The Difference One Day Makes
After-work reception and dinner
whatever you call it
I have to do it.
Everyone has to do it.
Last minute in the office
heel of my shoe
catching the hem of my dress
tears out a big line of stitches
Quick grab the stapler.
Secure hem. Yes now fine
but staples snag pantyhose
oh look a big run
all the way down the leg
I should have set them flat side in but
oops didn’t think of it and now it’s
too late and too late
for a nail polish fix
and besides don’t have any
try hair spray but
don’t have any hair spray
either. Never mind. Go
in a hurry
step in a street grate
keep moving but oops at it again
that cursed heel
it opts to stay behind
dropping out of sight and swimming
probably five miles out to sea by now
at least it can’t cause more trouble but
enduring a hobble to the ladies’ room
no fun. Buy a pair of flip-flops off a teenager
throw the pantyhose in the trash
staples scratch bare legs. Ouch.
Get rid of them. Borrow scissors.
Catering manager helps me
cut off the bottom of the dress
I fray it. I comb hair. I smile. I step
into the hotel ballroom full of
businesspeople in business attire
with all their heels attached but
forget it get to work
business cards are changing hands. Mingle and
stash the loot in the purse
a classy bag unscathed so far
when the waiter
pours the after-dinner coffee
he serves the purse
Substantial slug of dark hot sludge
shorts out phone
drowns loose change
floats business cards
Mop-up in process
as the dinner speaker
crawls her tedious way
never makes it her wrap-up words
truncated by the clanging fire alarm
I leave the building with the crowd
Clutch the dripping purse
What if today
had been Friday 13
From Unpredictable Hue, 2019.
While You Wait
You wait at the corner
wearing a sleeveless white dress
a size too small and in temperatures
ten degrees too cool for it to be
comfortable. Your pale bare arms
and legs stick out at odd angles
and are shaped too round or
too short. You glow in the overcast
of the rainy early fall early morning.
You flap a hand at the wet hedge
overhanging the sidewalk
but there is not space for two
at this corner. All you get
is a shower of left-over drops
flung at you and cold on
your pale grimacing face.
You scuff your foot on the concrete
your toes wet and sliding in your sandal.
that old familiar friend
to stand at your shoulder.
He waits with you. I was wrong
There is space for two at this corner.
From Clean Canvas, published in 2018.
I Believe You Can Say I Have Been A Timid Gambler
Dice on the mountain
cards in the valley
They’re taking some chances over there
I’m just a beer holder
bystander at the action
the guy under the waterfall
everyone else body-surfing the curve
with a whole lot of whooping it up, too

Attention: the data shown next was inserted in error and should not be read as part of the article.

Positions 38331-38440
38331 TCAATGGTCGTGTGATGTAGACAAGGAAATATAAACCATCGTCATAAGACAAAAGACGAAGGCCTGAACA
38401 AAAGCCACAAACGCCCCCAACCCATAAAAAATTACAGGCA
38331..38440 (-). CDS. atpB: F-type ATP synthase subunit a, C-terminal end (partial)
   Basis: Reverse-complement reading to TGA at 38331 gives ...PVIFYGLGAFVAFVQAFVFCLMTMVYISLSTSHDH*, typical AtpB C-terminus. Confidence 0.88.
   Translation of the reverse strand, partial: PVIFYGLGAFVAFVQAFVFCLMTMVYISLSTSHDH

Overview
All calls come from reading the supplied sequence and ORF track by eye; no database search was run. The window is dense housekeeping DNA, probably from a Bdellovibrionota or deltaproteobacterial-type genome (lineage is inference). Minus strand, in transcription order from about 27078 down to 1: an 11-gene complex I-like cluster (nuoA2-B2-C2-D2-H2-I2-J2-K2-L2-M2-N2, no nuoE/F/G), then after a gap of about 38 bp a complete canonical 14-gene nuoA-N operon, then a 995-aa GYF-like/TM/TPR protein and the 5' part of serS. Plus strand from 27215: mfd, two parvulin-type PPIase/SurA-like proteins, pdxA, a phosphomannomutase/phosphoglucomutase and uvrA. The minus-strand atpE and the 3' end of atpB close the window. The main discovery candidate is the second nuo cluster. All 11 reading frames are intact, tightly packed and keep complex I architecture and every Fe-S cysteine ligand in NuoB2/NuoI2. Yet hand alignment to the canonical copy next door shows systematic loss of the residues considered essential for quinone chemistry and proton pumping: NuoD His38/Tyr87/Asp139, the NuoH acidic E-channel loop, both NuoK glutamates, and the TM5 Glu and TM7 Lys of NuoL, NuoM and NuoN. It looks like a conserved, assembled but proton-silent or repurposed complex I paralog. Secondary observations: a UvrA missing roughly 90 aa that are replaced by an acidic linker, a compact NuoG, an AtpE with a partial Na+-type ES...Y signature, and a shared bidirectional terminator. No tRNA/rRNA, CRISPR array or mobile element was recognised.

I got me some liver talk I’m not listening to
I still keep thinking
my number’s coming up
off and on
it’s occurring to me
maybe it will not arrive in the way I think
But why worry now?
No drinks on the sly!
Fill up this tub
and let’s put to sea.
His wife made his lunch
She had a careless hand
hundreds of pills later
the symptoms were very apparent
You haven’t answered my questions
said the police detective
What more is there to explain
Our family doctor
prescribed all manner of noxious supplements
to help get rid of the extra pounds
of husband. Which it did. A tremendous piece of luck.
She clapped her hands on a mosquito.
Good luck. I give you
this small charm.
is all it needs. Please, take it,
still warm from my hand.
(published in Pink Chalk, 2018.)
Haiku from a long time ago. I remember the bowl mentioned in #40.
When the old bowl broke,
What luck! I found a new one
Exactly like it.
Addled with the heat
My head swims; thoughts slip downstream
Right out of my grasp.
One long rope of rain:
Cloudburst, roof gutter, drainpipe,
Curb stream, underground
Three times the nest filled–
That one on the ledge. Three times
We said a good-bye.
Muggy, close, gray day –
Still summer. But, the crows cry
And a few leaves fall.
From the collection Catch Up With Summer, published in 2015.
The accidental meeting
in the sense that
avoiding a catastrophe
was the result of it
but it was still an accident
left injury in its wake.
that brought it all about
has now gone on its way
to influence others
while we are left here
to clean up.
Opportunity has knocked
us down, I think.
Person watching a meteor fall. Postcard on recycled cardboard.
A collage poem from my collage poetry book.
were The dropped dinner plates a deliberate act
And it’s hopeless to try And replace them,
The photograph has casually slipped out of sight.
How could I remember the telephone number
I had not heard that alarm clock;
It was impossible to repair the radio
The spelling book And My briefcase had disappeared
all the while – chaos was going up in value.
being everything. I had to find a way out.
any ideas will be considered
A Twenty Minutes poem.
The snow falls
gently, quietly, without any fuss
tiny light flakes
and so many of them
They fall like luck
falls on a lucky person
on the spiky grass
the knobby tree roots
the dead flower heads
Even-handed and generous
nowhere left short.
“When it snows” – mail art postcard.